Since March 2020, 10,000 restaurants have already closed across Canada. With continued shutdowns as the pandemic continues, that number is sure to rise. For those that remain open, every day remains a struggle. “We’re bleeding money every day,” says Brenda O’Reilly, who owns and operates four food and beverage establishments in St. John’s, Nfld., including O’Reilly’s Irish Pub and YellowBelly Brewery. She’s had to temporarily shutter one while the remaining three are dramatically down in sales. “This is my legacy,” she says. “I’m all in. My husband and I have everything to lose here.”
Matthew Senecal-Junkeer can relate. Together with his wife, he owns The Birds & The Beets, a small bakery café in the trendy Vancouver district of Gastown. “We’re in an area usually packed with tourists and office workers. Suddenly, there was no one. It felt apocalyptical,” he recalls of the March shutdown. Since May, they’ve reopened under strict COVID-19 protocols, but sales are down by half. “We’re buying less food and we went from 40 to three employees. But our fixed expenses like rent and insurance don’t change, and they’re killer. Rent has become more than our profit margin.”
In the Toronto area, the culinary scene is even more dire. With Ontario’s high COVID-19 caseload, restaurants have been closed for table service since early October. “Sales have gone from 100 to 15 or 20 per cent,” says Donna Dooher, owner and chef at Mildred’s Temple Kitchen. “It’s just not sustainable. We operate on high volume and special events. All of those events were cancelled in 2020 and now they’re being pushed to 2022, which is pretty devastating for our business.”
With reduced capacity, restaurants cannot bring in the level of sales needed to carry on. For all three business owners, they would not have survived without the government’s wage and rent subsidies. But it’s not enough. That’s why Restaurants Canada, the not-for-profit foodservice association representing more than 30,000 members across the country, launched the “Picture life without restaurants” campaign calling on consumers to support their local restaurants through dine-in (where available), takeout, delivery or by purchasing gift cards.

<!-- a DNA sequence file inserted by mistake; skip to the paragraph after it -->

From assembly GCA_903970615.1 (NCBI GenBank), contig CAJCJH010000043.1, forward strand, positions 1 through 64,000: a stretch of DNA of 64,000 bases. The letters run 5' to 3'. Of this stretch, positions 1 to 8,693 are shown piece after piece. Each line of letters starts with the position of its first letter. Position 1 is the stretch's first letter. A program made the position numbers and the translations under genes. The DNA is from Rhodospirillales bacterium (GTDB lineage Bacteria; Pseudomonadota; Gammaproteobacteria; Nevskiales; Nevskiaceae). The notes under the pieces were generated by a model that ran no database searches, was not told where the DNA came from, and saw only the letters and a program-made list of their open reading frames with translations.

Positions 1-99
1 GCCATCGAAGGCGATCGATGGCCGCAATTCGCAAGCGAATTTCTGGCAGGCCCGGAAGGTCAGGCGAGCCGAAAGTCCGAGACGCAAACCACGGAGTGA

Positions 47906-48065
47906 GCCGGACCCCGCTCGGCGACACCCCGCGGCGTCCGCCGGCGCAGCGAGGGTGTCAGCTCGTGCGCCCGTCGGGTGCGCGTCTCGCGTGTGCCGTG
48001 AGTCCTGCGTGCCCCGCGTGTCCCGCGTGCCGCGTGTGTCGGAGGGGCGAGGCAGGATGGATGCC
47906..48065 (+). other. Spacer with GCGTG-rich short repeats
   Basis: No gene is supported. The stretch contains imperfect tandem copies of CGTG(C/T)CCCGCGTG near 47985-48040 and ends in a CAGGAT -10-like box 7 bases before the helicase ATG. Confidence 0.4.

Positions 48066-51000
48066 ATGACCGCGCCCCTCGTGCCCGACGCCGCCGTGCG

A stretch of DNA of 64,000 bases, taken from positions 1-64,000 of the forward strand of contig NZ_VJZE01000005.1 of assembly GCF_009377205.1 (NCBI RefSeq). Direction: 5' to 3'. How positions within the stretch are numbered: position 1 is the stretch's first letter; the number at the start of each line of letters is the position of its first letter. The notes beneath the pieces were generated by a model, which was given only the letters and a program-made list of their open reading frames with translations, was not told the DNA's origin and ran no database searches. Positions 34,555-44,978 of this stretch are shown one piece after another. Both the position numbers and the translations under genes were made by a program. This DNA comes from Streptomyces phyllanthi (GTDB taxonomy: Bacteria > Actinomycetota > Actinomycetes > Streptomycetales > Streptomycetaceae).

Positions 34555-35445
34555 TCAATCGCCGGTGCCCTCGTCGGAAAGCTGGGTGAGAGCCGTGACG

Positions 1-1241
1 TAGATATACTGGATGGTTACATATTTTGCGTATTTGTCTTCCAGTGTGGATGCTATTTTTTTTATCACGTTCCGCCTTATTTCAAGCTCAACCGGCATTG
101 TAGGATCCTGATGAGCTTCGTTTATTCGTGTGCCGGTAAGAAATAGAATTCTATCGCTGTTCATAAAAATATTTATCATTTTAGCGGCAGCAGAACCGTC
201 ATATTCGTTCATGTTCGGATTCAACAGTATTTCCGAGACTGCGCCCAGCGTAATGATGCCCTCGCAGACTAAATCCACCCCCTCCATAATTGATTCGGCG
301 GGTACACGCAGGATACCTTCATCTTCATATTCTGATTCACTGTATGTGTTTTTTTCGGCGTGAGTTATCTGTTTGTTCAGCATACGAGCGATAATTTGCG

To be sure, as always in the business of serving food, health and safety remain top priority. Restaurants across Canada have invested more than $750-million in new procedures and equipment to keep their staff and customers safe. “We’ve had to spend money for PPE, renovate to provide distancing barriers, and complete work to accommodate all the protocols,” says O’Reilly. “It’s been really challenging and stressful, but our main focus is protecting our staff and community and, in effect, that protects our business. Safety first.”
Our sector is the heartbeat of communities. We are there when people need us. I can’t even quantify how much I’ve given to causes over the years, and I love doing it. But we are not big businesses, and now, we need help from our communities.— Brenda O’Reilly, Owner and operator of four food and beverage establishments in St. John’s, Nfld., including O’Reilly’s Irish Pub and YellowBelly Brewery
Thankfully, because of the ingenuity and resilience of so many restaurateurs, they’ve been able to adapt to ever-changing public health protocols. Some, like Senecal-Junkeer and Dooher, have come up with new revenue streams through the sale of pantry items. Most have pivoted to include takeout and curbside pickup. A simple way to help local restaurants is by ordering and picking up directly. “Third-party delivery apps take a big cut, so your dollars will go that much further to helping restaurants if you order and pick up yourself,” says Senecal-Junkeer.
“Consumers have been sympathetic,” he adds. “But we need that continued support now and when things go back to ‘normal.’ Restaurants can’t just drop off the radar. We need to allow businesses a real viable chance to survive; recognizing the road to revival is long.” Many business owners have borrowed money to stay afloat and will need time and assistance to recover from these unexpected debts. Without continued consumer and government support, more restaurants will close, leaving gaping holes in the economy and the lives of Canadians.
Many are discovering how much they depend on restaurants as an essential service for food, but also that the restaurant experience itself is vital. “I hear repeatedly from our guests, ‘I’ve learned that I can live without a lot during the pandemic, but I can’t live without restaurants,’” says Dooher. “It’s not just having someone to cook, serve and clean up; it’s the laughter, the gathering, the energy, the connectivity we miss. Restaurants play a very important role, not just in our economic recovery but also our emotional recovery, and this should not be overlooked.”
O’Reilly agrees. “Our sector is the heartbeat of communities. We are there when people need us. I can’t even quantify how much I’ve given to causes over the years, and I love doing it. But we are not big businesses, and now, we need help from our communities.”
Advertising feature produced by Randall Anthony Communications with Restaurants Canada. The Globe’s editorial department was not involved.